In 1954 Ray Charles took a gospel song, My Jesus Is All the World To Me, mixed in some R&B, and made it into a decidedly secular song, I Got A Woman. Soul music was born. Like all musical styles, soul music has morphed and evolved into something that’s a lot more popular, but along the way has lost the passion and fervency that Charles captured. On their second full length effort, Sea Of Noise, lead singer Paul Janeway and his Muscle Shoals compatriots, the Broken Bones, have taken soul back to its roots.
The album opens with Crumbling Light Posts (and revisits it in the middle and end), a reference to being the remaining ray of hope and sense in the sea of noise that surrounds us. Sanctify touches on that theme again and builds to a finish that’s almost anthemic. Midnight On Earth also builds to the end, this time a screaming trumpet-heavy chorus that would have been at home in the 70’s. That same era resonates in Waves, with a Motown beat and falsetto vocals.
For something a little closer to the group’s earlier work, you’ll like Burning Rome, a classic slow dance tune that could have oozed from the walls of Fame Studios. Tears In the Diamond is more energetic and gives you the full-on Janeway vocal hit. At the other end of the tempo spectrum, Is It Me is a gospel folk number that asks, “is it hell, is it hot, or is is me?”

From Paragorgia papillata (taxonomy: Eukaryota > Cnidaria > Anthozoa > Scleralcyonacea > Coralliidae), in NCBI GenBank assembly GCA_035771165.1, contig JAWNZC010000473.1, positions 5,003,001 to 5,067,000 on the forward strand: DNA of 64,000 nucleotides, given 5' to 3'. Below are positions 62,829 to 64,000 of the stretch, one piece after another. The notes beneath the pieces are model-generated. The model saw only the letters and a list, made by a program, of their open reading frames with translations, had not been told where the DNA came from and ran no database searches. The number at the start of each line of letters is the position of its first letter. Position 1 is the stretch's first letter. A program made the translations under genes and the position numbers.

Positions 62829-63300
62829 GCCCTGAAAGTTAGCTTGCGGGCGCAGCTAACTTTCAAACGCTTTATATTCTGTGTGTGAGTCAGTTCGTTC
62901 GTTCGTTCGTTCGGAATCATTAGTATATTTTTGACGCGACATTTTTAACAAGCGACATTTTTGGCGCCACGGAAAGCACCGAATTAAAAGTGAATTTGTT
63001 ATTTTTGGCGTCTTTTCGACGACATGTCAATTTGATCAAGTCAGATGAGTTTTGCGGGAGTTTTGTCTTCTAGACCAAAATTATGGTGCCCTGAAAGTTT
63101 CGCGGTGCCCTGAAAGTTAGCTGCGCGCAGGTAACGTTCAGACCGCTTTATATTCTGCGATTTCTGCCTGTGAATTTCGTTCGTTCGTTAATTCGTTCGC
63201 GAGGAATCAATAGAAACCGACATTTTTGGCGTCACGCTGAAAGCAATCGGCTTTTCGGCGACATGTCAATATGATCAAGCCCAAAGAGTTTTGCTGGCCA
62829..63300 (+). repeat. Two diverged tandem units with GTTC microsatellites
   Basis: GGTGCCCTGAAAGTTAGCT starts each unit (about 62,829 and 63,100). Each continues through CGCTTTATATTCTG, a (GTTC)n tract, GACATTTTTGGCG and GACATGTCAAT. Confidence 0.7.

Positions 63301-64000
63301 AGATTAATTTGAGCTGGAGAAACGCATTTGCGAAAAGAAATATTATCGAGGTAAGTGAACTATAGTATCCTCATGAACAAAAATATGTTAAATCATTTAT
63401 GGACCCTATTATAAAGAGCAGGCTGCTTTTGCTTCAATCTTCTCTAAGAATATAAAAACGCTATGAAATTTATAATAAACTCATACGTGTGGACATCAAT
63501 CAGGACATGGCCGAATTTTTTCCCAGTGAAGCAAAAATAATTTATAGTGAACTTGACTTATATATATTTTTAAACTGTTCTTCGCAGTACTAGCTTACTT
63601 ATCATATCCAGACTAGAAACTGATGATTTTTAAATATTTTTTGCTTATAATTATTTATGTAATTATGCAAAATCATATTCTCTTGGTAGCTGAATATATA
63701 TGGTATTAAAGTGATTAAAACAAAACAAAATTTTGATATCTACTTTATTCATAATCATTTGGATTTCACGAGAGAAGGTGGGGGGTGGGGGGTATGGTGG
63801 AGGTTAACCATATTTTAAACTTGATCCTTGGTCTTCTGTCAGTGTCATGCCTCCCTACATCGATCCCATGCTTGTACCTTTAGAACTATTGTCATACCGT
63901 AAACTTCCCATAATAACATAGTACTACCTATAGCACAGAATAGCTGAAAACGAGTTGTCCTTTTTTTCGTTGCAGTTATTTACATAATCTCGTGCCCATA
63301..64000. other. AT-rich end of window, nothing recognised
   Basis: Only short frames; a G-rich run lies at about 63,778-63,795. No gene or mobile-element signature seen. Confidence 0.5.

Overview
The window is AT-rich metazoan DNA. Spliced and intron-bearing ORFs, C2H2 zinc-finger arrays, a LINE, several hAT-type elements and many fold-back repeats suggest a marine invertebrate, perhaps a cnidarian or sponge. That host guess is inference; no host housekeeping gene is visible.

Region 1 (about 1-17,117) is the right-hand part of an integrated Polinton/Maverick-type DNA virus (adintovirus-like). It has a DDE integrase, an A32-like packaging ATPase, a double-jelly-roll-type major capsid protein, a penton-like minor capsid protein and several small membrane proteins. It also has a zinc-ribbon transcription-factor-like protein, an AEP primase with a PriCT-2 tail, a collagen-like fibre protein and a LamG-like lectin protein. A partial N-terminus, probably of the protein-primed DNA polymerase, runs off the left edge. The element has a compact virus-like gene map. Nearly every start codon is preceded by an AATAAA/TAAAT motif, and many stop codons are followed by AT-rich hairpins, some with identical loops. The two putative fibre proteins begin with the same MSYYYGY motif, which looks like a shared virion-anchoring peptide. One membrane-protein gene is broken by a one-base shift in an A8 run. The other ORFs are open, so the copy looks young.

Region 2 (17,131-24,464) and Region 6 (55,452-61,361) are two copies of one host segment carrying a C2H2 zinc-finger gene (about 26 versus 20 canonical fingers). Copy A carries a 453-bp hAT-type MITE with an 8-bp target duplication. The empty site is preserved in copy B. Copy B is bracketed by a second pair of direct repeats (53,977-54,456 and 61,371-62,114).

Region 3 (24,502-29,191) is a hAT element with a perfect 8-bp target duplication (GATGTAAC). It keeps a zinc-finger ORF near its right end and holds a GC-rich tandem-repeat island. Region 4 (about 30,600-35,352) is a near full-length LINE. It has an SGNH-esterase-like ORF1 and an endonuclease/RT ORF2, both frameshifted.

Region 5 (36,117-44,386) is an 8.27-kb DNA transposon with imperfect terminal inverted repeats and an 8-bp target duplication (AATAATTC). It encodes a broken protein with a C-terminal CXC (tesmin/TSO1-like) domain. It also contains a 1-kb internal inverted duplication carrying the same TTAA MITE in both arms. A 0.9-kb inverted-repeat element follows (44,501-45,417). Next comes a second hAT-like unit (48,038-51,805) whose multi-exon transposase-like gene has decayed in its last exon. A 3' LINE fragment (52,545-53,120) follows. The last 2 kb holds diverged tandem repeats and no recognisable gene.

While the live SPTBB show injects a healthy dose of horns to most songs, Sea Of Noise sometimes uses a string section to give some darkness and texture you just don’t get with brass. Recorded in Memphis by a veteran of Stax Records, it’s yet another layer of complexity that leaves you wanting more. With brass and strings, a Muscle Shoals rhythm section, and the raw emotion of Janeway’s voice, you might think this record could be over the top. In this case, too much is just enough. Can I get an amen?
About the author: I've actually driven from Tehatchapee to Tonopah. And I've seen Dallas from a DC-9 at night.